The pandemic set some Texas students back a year in learning
Texas students in third through eighth grades are lagging in learning compared with pre-pandemic years, per new research conducted by Stanford and Harvard universities.
Why it matters: 92% of parents nationally believe their children are at or above grade level now that in-person learning has resumed, but the research shows that's not true everywhere, Thomas Kane, project co-leader from Harvard University, tells Axios.
- Districts can use the data to figure out how to spend the rest of their federal pandemic aid, which must be allocated by September 2024.
The big picture: Texas students have a learning loss of over five months in math and more than a month in reading, according to the research, called the Education Recovery Scorecard.
- Learning losses could affect life outcomes such as high school graduation, college enrollment, arrests and teen motherhood.
Methodology: The scorecard, which compares states over the 2019-2022 period, adds a layer of comparison to data recently released by the National Assessment of Educational Progress, which also found Texas students fell behind, particularly in math.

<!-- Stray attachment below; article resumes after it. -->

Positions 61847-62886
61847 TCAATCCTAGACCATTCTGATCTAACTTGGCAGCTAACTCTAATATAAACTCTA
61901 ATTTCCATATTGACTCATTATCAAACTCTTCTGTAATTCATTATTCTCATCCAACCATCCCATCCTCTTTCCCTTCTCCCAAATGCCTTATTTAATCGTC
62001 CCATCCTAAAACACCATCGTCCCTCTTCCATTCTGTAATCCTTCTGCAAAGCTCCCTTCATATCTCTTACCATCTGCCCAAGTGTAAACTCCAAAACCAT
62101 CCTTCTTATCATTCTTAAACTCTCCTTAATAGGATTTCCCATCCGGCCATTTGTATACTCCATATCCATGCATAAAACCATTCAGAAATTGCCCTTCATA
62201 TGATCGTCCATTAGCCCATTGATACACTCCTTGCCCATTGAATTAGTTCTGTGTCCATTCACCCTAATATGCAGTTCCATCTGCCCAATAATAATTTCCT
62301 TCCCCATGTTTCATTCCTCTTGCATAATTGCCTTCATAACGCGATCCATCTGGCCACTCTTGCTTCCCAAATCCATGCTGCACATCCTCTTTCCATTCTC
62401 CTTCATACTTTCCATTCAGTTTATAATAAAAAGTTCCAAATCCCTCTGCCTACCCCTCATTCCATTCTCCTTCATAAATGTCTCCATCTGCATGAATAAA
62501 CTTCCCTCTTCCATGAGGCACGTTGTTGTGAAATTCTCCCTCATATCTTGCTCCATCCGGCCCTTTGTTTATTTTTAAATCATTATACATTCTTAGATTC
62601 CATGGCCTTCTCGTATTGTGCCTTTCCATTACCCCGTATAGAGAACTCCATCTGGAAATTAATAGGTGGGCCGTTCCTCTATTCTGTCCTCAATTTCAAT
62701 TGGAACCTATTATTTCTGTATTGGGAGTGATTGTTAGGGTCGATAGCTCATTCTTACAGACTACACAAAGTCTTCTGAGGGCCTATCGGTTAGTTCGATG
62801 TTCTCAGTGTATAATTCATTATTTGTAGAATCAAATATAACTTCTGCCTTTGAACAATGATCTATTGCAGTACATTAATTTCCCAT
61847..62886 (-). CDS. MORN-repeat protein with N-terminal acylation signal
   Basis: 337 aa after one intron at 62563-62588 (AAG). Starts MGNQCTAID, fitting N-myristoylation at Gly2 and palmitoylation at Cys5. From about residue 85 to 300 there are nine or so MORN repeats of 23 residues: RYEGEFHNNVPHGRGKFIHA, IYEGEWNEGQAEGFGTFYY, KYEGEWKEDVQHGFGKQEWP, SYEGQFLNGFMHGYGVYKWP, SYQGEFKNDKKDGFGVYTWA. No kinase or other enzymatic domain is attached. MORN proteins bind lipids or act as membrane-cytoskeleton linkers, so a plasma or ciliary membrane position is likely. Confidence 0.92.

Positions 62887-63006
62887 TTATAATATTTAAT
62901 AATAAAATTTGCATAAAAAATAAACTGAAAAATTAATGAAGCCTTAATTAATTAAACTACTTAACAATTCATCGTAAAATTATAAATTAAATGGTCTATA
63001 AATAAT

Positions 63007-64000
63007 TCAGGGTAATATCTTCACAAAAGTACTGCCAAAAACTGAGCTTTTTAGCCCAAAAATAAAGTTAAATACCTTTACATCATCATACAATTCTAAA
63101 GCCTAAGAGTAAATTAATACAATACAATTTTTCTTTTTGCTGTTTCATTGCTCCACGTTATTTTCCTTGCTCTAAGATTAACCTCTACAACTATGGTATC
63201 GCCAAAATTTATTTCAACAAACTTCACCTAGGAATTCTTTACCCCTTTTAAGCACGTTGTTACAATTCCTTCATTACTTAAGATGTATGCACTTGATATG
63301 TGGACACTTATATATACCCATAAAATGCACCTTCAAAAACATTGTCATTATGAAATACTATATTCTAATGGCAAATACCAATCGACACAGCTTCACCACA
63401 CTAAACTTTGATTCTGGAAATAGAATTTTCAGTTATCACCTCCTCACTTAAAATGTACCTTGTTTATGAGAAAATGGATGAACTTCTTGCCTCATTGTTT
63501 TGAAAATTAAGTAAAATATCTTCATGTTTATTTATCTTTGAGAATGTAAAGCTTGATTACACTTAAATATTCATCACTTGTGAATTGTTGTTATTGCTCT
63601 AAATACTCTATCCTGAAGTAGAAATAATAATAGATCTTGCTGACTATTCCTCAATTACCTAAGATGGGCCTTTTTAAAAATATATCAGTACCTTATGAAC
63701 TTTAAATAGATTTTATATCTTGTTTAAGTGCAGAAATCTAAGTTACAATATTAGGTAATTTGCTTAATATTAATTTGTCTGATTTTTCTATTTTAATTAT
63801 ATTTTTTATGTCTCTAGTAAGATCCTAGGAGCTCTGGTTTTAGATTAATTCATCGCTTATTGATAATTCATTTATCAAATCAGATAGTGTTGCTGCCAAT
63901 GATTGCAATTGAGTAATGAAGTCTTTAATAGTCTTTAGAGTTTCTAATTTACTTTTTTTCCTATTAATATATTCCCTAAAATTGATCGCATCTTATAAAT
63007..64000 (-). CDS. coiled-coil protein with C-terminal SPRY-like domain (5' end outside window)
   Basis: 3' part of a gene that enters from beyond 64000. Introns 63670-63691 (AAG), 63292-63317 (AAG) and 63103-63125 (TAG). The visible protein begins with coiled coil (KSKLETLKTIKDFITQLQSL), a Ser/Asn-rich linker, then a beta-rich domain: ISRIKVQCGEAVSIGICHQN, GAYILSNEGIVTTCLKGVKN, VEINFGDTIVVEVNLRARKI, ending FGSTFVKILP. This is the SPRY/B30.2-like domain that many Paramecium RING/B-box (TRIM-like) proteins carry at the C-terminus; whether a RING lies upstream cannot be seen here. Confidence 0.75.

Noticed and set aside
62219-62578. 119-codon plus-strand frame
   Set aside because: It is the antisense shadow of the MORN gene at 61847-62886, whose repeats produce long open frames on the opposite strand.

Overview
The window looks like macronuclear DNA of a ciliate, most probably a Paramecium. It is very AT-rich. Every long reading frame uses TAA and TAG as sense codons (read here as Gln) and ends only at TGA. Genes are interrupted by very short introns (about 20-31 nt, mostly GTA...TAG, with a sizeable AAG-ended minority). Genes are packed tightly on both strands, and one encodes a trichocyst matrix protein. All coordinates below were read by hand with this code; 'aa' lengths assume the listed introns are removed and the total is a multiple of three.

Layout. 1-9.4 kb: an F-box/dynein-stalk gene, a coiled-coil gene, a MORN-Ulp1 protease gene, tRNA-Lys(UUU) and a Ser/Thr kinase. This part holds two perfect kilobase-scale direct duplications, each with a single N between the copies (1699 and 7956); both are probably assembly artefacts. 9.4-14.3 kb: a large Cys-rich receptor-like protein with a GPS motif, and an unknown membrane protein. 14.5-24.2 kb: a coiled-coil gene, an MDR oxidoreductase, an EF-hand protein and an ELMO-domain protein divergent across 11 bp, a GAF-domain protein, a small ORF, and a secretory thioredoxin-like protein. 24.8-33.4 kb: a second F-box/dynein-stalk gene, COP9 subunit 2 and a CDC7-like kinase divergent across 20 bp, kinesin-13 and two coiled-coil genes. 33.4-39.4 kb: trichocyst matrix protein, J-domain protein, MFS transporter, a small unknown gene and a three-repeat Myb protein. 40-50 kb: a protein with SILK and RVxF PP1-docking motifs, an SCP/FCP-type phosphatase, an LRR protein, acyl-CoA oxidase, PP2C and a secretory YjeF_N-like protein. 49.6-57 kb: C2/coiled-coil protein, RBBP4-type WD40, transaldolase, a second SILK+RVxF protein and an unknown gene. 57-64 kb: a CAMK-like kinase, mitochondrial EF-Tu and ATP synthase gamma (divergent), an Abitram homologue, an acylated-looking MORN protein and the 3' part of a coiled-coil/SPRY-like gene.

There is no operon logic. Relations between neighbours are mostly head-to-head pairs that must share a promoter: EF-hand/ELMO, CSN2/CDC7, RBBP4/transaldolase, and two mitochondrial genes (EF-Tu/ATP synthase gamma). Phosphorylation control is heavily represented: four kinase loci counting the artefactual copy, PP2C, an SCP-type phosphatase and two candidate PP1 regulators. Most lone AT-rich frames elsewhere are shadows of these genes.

- State assessments for grades 3-8 were used to analyze proficiency relative to in-state districts.
Zoom in: Dallas ISD and Houston ISD, two of the largest districts in Texas, each lost more than four months of learning in math achievement.
- Irving and Forney are among the districts with more than a year of learning losses in math.
Yes, but: The Education Recovery Scorecard shows overall reading achievement in Texas was stable between 2019-22.
- Black students in Texas made a 30% improvement in reading to bring the group closer to the national average.
- Despite the advancement, 2022 reading scores for in-state Black students remain more than a year behind the national average, the data shows.
What they're saying: Parents who think their students are on par with their grade levels should review the research maps and ask teachers if current material is comparable to pre-pandemic instruction, Kane says.
- "Parents need to know that their kids are behind and they may need to work with their school districts over the next couple of years to help their students catch up," he says.
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